Where's Mitt's Money?
March 01, 2012
by Jeremy Shulkin
Central Massachusetts has always had a soft spot for Republicans Paul Cellucci and Bill Weld, and between 2002 and 2006, former governor-turned- GOP presidential candidate Mitt Romney's campaign finance records show he too could claim membership in the Popular Moderate Massachusetts Republicans club.
Between March 2002 and October 2006, while he ran for and held the state's governorship, Romney raked in more than 700 itemized donations worth $103,000 from Worcester residents.
While that was only about 1 percent of his total donations from that time period (he accumulated $10.6 million from people other than himself), Worcester ranked high as a city where he found significant support, behind Boston (1,783 itemized donations), his Massachusetts' hometown of Belmont (934 itemized donations) and Wellesley/Wellesley Hills (862 itemized donations).
Romney also had Worcester's suburbs writing checks for him. Shrewsbury had a strong Romney enclave with 305 donations totaling $55,500; and 137 donations from Holden, 77 donations from Auburn, 65 from West Boylston and 23 from Paxton all added to his war chest in that five year period. (There were no donations from Leicester.)
That good will, however, hasn't extended to his bids for the presidency, with former donors from the area holding back their checks.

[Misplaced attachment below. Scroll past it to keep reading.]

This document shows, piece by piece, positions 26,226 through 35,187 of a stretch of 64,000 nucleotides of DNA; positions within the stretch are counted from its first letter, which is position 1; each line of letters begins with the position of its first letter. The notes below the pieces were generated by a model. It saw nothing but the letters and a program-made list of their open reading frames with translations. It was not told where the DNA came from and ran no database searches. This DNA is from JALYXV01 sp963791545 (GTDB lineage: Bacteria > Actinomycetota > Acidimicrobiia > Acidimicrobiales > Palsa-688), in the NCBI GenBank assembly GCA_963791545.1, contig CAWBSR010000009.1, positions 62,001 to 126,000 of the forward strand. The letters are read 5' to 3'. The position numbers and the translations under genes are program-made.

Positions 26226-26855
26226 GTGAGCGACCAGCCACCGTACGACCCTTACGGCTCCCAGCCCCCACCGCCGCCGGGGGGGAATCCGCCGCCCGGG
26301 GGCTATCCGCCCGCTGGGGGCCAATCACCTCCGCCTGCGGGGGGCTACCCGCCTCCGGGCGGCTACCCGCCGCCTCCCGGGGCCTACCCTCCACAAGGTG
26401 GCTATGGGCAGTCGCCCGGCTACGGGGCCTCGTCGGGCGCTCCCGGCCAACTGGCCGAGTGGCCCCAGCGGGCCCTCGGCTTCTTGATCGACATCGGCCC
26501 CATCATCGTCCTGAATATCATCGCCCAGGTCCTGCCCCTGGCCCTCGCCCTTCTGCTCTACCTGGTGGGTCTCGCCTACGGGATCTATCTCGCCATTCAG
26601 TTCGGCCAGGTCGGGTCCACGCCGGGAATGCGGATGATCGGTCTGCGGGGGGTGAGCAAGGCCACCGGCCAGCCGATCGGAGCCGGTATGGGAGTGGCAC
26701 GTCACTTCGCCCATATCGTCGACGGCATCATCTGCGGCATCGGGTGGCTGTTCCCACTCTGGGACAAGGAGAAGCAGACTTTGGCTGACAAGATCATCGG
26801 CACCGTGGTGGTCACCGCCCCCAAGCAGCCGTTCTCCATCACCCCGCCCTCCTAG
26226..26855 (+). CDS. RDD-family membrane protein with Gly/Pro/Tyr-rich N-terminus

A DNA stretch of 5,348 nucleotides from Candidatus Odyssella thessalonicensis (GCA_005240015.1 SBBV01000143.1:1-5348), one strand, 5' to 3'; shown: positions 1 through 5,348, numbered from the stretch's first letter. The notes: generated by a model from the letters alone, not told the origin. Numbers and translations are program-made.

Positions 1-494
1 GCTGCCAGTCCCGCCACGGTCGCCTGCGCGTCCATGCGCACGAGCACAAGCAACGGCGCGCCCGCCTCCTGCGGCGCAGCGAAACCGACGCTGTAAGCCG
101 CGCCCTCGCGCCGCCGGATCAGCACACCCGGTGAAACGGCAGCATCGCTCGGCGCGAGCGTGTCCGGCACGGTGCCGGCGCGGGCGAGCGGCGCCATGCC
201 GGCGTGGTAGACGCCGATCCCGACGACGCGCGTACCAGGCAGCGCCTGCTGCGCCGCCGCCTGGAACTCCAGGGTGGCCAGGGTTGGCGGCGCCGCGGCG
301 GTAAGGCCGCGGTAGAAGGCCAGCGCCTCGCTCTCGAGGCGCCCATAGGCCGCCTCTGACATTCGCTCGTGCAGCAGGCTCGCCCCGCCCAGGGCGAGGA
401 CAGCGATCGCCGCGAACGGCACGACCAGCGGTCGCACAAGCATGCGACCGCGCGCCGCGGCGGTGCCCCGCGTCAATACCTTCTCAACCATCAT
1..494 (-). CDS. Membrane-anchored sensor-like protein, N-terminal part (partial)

During his failed presidential run from January 2007 to February 2008, Romney only received 40 donations worth $15,200 from Worcesterites. Shrewsbury dropped to 16 donors for $10,550, Holden and Leicester dwindled to four donors, Auburn dropped to three and West Boylston down to one.
This current cycle, despite a perceived front-runner status through most of the 2012 campaign, Romney has fared even worse in scoring cash from the Worcester area. Between April 2011 and January 2012, only 18 itemized donations have come from Worcester and one from West Boylston. He's yet to see any from Auburn, Holden and Paxton. Shrewsbury has provided more donors this year than in 2007/2008 with 25, but for less money ($6,813) than his last go-around.
And in a year that super PACs - giant pools of campaign cash with little in the way of monetary restrictions - have reigned, no one from the Worcester area has donated to Restore America, the one putting out ads in his favor.
Political analysts and consultants have a number of theories as to why this might be the case. Peter Ubertaccio, director of the Joseph Martin Institute for Law and Society at Stonehill College and a blogger at MassPoliticsProfs.com, calls the trend "interesting" but adds, "One of the big issues could very well be nothing to do with what people feel about Romney."
With national aspirations, which were clear by the end of his governorship, Romney started to look at where the money was. (It's evident from his campaign records that he found it in New York, Utah and California. Emails to the Romney campaign went unanswered.)
"His campaign has not really focused on this area since he left the governor's office," Ubertaccio says. "The numbers would indicate to me that if they have, they haven't worked very hard."
"His strategy really is with the bundlers," says Matt Barron of Western Massachusetts political consulting firm MLB Research Associates. "In a national campaign he's really set his sights on people like [New York Jets owner] Woody Johnson ... people with the gold-plated Rolodexes."